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Sunday, September 11, 2016

Is Your Writing History?

So...I was writing a post on writing funny when I noticed the date of today's post and decided to
postpone that one (stop by on Sept. 21 for my thoughts on writing funny). Today is 9-11. It was fifteen years ago and in one way it seems like just yesterday. I can remember where I was when I learned about the attack, the phone calls to family members around the country, the difficulties of trying to give my 6 and 10 year old daughters just enough information.

But recently I've been interviewing military personnel for a weekly feature in my local newspaper and their comments have made it glaringly clear how long ago it actually was. It was a generation ago, a lifetime ago. There are two groups of men and women I've interviewed. First, are the ones that remember 9-11. Almost every one has mentioned how it affected them. They talk about how it influenced their decision to enlist or the trajectory of their career. They mention people they served with who were lost in the Pentagon that day. They talk about the change in the military after 9-11. For them 9-11 is memory and emotion, entwined in their life.

The other group is too young to compare life before and after 9-11. It has always been there. It wasn't a factor in their decision to enlist. If they even personally know someone affected by 9-11 it is a tenuous connection. The connection of a child's memory with a person they may not even remember or who is decades older than them. For them 9-11 is history, facts in a book or documentary.

How do these two different groups affect us as writers? If, like me, you are getting to be...a certain're realizing that more and more of your life is being relegated to history books. We are becoming living history. We remember gas lines, Iran hostages, the Berlin Wall, AIDS quilts, presidential assassination attempts and yes, 9-11. As writers I think we have to be careful to keep in mind the gulf between people who remember history and those who learned it in history class.

With universal experiences like 9-11 it's easy to assume that everyone understands the emotions, the details, the mistakes, the images because we all lived through it. Except, "we" didn't. Many of our readers are not our peers. They were children or not even born when the things we write about (whether in non-fiction or fiction) were happening. So when we edit our work we have to be careful we aren't writing in the shorthand of people who experienced an event. We have to include enough information that even people who didn't live through a particular time period or event can understand how the world felt and reacted.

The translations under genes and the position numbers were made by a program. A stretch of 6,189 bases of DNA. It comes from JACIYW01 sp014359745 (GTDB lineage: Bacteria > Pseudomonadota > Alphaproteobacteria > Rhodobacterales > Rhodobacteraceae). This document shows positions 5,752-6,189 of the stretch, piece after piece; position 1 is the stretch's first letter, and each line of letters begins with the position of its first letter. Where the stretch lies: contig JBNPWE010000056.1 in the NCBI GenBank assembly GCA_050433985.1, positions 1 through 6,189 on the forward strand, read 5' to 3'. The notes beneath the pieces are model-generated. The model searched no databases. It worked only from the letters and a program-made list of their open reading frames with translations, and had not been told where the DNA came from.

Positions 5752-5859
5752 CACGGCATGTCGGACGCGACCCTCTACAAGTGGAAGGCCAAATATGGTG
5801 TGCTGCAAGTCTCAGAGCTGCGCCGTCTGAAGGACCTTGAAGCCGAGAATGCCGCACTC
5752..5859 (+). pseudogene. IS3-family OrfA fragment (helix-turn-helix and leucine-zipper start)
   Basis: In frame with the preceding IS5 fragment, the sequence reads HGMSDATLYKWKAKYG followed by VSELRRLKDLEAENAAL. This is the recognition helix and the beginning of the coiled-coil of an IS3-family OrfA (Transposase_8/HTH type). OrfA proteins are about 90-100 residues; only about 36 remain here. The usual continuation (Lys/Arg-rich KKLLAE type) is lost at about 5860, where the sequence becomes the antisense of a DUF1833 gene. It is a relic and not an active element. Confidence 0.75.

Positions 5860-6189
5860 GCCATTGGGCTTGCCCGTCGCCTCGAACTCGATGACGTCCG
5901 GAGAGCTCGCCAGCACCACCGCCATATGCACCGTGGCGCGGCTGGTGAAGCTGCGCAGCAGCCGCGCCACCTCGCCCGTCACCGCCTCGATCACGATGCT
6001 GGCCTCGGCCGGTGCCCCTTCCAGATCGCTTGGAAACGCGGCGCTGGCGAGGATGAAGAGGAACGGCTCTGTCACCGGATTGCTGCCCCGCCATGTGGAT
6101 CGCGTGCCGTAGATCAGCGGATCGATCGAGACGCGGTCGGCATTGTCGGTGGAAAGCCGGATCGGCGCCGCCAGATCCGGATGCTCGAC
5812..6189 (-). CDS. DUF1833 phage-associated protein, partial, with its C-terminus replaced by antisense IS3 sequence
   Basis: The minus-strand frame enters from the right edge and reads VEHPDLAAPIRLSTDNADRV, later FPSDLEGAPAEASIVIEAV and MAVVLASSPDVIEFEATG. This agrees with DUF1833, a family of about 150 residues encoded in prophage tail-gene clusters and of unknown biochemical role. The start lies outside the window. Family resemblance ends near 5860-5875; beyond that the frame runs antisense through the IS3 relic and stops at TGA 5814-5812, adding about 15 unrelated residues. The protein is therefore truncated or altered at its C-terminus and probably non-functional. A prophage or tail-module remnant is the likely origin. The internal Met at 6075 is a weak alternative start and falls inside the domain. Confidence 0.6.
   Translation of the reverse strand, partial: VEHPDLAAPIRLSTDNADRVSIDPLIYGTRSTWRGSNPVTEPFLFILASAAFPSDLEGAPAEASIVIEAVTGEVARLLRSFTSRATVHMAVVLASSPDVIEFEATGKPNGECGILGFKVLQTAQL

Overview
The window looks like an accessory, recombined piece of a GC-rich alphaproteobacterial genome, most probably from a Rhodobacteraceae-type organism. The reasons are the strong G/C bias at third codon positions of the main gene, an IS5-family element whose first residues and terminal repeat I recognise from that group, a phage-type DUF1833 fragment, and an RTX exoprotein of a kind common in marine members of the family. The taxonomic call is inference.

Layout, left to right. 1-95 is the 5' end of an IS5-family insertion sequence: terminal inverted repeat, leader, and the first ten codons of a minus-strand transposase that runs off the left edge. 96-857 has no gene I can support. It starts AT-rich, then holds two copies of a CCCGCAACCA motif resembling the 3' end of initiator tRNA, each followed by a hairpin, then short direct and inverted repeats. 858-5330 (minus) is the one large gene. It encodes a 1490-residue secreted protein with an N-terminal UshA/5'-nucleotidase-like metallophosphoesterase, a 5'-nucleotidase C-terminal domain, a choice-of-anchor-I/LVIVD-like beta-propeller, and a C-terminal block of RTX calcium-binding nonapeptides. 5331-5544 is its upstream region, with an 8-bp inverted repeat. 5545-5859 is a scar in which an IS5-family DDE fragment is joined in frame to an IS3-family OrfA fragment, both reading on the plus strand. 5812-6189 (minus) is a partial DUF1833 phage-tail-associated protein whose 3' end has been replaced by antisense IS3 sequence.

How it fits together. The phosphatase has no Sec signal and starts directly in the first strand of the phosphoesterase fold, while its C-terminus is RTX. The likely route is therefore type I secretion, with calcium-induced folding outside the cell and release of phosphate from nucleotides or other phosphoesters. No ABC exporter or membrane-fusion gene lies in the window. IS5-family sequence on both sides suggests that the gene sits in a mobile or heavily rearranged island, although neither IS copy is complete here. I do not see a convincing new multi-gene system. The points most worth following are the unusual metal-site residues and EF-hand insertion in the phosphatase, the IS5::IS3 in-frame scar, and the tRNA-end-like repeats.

I think especially with fiction set in the recent past we can create characters that younger readers don't fully understand. So take time to provide some background facts about the time period and how the world as it was affected the emotions and decisions of your characters. Don't overlook the fact that although for us what we write about is personal, for some of  our readers it's history.

Jodi M. Webb is writer living in Pennsylvania who also is a WOW blog tour manager. Her next tours will be Sugarland by Martha Conway, a novel that involves murder, Chicago and 1920s jazz clubs and Creative Visualization for Writers by Nina Amir, an insiprational writing boost. Contact her at if you're interested in joining either tour. You can find her blogging about books at Building Bookshelves


  1. Great advice, Jodi! Something that we "older" writers are apt to forget. As always, I so appreciate WOW!

  2. Excellent post, Jodi! They did a show on NPR a while back that explored this very topic on the world before/after 9/11 and interviewed kids who've always lived in the "after"--it was fascinating, and you're right, it makes you realize that although we live in the same world, we see things so differently with age. Thanks for the reminder to share some history when writing. It's something I often forget to do because I assume readers are in the know!


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